Sotomayor to Make Immigration Policy from the Bench?

By Jon Feere and Jon Feere on July 15, 2009

Evidence suggests that Judge Sonya Sotomayor has repudiated over a century of Supreme Court jurisprudence aimed at limiting judicial involvement in immigration matters.

A simple analysis of Sotomayor’s post-2000 immigration-related holdings shows that she has ruled against the government – and for the alien – over 60 percent of the time.

In addition to being somewhat hostile to the plenary power doctrine, it appears that Sotomayor’s decision-making may be political: she is apparently more willing to side with the government when the White House is controlled by Democrats.

The Supreme Court has signaled an unwillingness to second-guess what it considers policy-based decisions and historically has given strong deference to both Congress and the executive branch in the area of immigration, thus forming the basis of the plenary power doctrine. Nevertheless, attempts to weaken this doctrine and undermine the role of Congress and the executive branch in the realm of immigration regulation have been afoot for years, as I explained in a recent Backgrounder. Outside academia, advocates of a judge-regulated immigration system have been largely unsuccessful, but they may have found a friend in Sotomayor.

Evidence suggests that Sotomayor may take an interventionist approach to immigration.

Since the year 2000, Sotomayor has authored opinions on 33 cases related to immigration. In 20 of these cases, she ruled for the alien and against the government. In other words, Sotomayor ruled against the government approximately 61 percent of the time.

If one were to look only at her post-9/11 holdings, the percentage would be even more pro-alien: 9 rulings for the government, 20 for the alien. In this time period, Sotomayor ruled for the alien approximately 69 percent of the time.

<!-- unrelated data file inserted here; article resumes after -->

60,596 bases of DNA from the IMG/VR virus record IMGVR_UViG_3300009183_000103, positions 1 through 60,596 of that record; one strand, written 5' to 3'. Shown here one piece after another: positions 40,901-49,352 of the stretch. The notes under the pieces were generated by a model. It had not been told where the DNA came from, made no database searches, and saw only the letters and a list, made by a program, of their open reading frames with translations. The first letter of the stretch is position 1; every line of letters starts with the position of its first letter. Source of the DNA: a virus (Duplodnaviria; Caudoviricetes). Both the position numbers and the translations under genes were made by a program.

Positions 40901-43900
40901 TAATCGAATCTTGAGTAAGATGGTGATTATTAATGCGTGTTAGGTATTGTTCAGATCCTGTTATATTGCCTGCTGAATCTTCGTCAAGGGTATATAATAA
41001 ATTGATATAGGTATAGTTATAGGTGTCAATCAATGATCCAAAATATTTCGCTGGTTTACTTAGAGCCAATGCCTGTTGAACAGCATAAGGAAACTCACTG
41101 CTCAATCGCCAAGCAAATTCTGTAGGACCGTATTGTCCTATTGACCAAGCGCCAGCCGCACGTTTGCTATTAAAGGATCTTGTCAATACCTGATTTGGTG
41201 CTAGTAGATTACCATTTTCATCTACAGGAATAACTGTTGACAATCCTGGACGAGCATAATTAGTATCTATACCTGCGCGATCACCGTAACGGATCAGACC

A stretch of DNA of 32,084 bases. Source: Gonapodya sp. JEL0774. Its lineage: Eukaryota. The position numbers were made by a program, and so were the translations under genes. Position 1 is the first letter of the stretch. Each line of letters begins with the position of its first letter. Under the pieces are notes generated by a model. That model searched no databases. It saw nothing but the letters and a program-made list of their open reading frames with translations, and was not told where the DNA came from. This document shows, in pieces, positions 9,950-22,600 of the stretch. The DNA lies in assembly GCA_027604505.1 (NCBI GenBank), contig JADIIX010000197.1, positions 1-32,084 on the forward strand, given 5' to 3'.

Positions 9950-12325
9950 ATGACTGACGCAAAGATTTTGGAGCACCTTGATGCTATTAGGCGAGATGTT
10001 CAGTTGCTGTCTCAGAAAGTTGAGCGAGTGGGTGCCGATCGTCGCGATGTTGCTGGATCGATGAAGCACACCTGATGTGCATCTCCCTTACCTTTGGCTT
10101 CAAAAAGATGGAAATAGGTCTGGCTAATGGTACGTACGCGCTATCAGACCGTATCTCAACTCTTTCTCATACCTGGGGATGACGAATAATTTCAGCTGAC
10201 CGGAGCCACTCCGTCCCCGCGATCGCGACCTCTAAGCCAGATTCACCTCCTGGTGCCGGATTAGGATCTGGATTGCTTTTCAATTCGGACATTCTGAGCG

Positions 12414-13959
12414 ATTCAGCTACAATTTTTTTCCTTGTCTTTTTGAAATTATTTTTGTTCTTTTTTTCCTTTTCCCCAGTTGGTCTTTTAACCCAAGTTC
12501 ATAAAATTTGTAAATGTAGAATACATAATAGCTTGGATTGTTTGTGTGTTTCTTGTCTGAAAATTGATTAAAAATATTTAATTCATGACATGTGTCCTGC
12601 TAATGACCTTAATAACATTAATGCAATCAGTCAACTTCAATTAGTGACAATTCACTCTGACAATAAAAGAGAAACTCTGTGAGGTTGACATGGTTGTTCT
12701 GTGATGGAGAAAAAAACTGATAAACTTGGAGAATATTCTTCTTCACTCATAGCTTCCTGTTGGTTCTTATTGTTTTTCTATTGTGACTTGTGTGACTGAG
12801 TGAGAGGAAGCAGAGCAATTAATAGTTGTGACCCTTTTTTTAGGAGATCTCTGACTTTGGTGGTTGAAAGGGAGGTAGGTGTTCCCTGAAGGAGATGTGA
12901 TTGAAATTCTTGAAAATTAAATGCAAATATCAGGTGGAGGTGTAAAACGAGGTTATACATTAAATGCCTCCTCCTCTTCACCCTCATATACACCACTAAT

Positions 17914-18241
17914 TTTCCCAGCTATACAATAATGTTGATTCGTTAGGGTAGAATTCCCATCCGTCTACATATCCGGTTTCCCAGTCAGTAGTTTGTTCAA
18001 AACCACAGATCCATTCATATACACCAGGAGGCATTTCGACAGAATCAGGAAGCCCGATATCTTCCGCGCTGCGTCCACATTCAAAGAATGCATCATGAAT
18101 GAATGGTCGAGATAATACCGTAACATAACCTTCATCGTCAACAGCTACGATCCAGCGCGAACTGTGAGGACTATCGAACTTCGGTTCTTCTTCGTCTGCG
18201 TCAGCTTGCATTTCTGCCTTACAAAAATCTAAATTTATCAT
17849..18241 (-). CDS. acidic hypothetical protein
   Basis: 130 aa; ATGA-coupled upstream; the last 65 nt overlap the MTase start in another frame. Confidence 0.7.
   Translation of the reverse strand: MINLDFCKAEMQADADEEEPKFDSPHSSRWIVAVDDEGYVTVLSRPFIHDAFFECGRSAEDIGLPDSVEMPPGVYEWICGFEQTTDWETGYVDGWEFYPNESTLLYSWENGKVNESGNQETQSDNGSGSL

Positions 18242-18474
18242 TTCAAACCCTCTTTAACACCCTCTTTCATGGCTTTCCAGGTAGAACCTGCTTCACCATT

It appears that Sotomayor was much more deferential to the government in immigration cases before 2000. This may be political: President Clinton , the person ultimately in charge of our immigration agencies during his two terms, nominated Sotomayor to the 2nd Circuit in 1997. One could speculate that when Republican President Bush took over immigration enforcement, Sotomayor became less deferential to the government for political reasons.

Without the plenary power doctrine, the judicial branch — rather than elected members of the political branches — would be in control of much of the nation’s immigration system as courts apply constitutional or “constitutional-like” standards to all exclusion and deportation cases. Theoretically, the ability of the political branches to determine who should be welcomed to our shores, who should stay, and who should go could be almost completely abolished in favor of a judge-regulated immigration system. Immigration policy decisions would be less likely to be shaped through the political process and would therefore lessen the power of the electorate to control the nation’s future by deciding who we are as a nation and who we will be. Furthermore, detailed political considerations appropriate to expert agency officials may not be adequately considered by judges who are generally without the requisite immigration expertise.